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Six Alternatives to a Troop Surge in Afghanistan

Posted on: Tuesday, December 1, 2009

Keywords: Afghanistan, Peace Building, US Foreign Policy

Tonight, President Obama will tell us that he must expand the war on Afghanistan in order to end it. He will say that another troop surge is necessary to prevent al-Qaeda from using Afghanistan as a base. What he won’t say is that al-Qaeda is no longer in Afghanistan. He probably won’t point out that international forces already outnumber the Taliban twelve to one. And he’s not likely to remind us that throughout history, from the American Revolution to the Vietnam War, home-grown insurgencies like the Taliban’s ultimately ended when foreign troops withdrew.

More than 80 percent of Afghans don’t want more US troops in their country. One reason is that the US presence is strengthening the Taliban, which most Afghans oppose. As the Carnegie Endowment for International Peace has found, “The mere presence of foreign soldiers fighting a war in Afghanistan is probably the single most important factor in the resurgence of the Taliban.”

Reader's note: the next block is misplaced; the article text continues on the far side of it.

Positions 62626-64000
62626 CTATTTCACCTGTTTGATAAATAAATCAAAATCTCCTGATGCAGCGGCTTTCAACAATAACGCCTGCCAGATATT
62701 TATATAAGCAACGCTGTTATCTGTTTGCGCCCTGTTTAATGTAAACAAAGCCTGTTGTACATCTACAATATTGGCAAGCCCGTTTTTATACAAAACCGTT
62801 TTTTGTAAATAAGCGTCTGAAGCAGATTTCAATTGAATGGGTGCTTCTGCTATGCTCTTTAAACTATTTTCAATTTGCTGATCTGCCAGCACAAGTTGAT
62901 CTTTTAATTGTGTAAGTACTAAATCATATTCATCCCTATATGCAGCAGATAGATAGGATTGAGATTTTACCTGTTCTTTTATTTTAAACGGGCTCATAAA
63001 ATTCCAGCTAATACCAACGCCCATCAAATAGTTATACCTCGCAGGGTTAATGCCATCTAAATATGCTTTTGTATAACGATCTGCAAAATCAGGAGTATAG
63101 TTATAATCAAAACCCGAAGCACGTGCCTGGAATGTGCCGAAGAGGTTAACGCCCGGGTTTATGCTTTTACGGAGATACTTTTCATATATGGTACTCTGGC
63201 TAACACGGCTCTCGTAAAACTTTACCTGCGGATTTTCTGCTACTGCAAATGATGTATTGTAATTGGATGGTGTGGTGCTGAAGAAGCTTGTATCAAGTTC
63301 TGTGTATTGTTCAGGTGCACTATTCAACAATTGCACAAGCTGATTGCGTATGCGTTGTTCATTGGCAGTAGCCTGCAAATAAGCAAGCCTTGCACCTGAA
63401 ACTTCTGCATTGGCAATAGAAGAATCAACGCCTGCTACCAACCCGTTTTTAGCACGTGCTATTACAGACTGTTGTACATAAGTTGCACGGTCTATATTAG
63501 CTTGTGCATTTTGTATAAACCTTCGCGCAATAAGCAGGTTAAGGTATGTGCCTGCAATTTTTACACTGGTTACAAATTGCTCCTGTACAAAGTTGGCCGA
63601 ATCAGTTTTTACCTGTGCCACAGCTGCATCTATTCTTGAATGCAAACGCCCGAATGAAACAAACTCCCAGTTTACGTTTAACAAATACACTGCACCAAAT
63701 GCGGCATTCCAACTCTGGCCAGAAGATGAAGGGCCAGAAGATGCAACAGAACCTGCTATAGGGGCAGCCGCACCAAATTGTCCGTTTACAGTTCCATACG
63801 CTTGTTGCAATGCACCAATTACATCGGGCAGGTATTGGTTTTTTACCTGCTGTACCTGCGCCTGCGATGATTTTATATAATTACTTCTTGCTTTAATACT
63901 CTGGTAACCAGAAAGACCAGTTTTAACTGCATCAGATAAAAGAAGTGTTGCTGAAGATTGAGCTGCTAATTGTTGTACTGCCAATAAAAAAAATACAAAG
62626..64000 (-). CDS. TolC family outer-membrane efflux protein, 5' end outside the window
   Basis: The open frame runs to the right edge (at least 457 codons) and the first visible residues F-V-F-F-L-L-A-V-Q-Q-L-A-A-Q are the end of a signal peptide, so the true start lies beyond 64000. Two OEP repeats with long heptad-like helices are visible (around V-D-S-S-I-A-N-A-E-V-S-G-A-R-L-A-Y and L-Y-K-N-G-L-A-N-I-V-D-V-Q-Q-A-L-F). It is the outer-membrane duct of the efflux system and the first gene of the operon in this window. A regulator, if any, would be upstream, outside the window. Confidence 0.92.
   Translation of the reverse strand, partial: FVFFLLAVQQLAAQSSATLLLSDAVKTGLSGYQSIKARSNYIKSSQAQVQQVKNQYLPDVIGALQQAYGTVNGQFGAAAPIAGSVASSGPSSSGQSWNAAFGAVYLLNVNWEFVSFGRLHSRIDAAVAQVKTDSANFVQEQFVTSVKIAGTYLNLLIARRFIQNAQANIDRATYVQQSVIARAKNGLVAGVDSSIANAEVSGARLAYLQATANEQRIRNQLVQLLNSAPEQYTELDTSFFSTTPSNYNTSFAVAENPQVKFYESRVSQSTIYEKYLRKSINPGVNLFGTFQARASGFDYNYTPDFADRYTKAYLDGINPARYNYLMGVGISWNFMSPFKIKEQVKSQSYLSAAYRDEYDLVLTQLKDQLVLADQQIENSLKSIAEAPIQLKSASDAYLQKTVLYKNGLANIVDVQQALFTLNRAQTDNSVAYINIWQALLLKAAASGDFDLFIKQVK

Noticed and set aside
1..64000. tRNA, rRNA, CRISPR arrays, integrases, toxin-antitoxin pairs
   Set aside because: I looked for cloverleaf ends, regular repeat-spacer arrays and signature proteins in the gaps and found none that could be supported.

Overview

Afghanistan’s crisis is in part the result of 30 years of US intervention in the region, including the covert CIA campaign that created the Taliban (and al-Qaeda). Having unleashed this violence, the US has a legal and ethical obligation to the people of Afghanistan. That obligation will not be met by putting more boots on the ground. Instead, we need policies that address the grinding poverty, mass violence against women, predatory government and ongoing warfare that plague Afghanistan.

Here are six things the Obama Administration must do to further the prospects for peace in Afghanistan:

1. Protect civilians from attacks

  • This will be the third US troop surge in Afghanistan; the first two killed record numbers of civilians.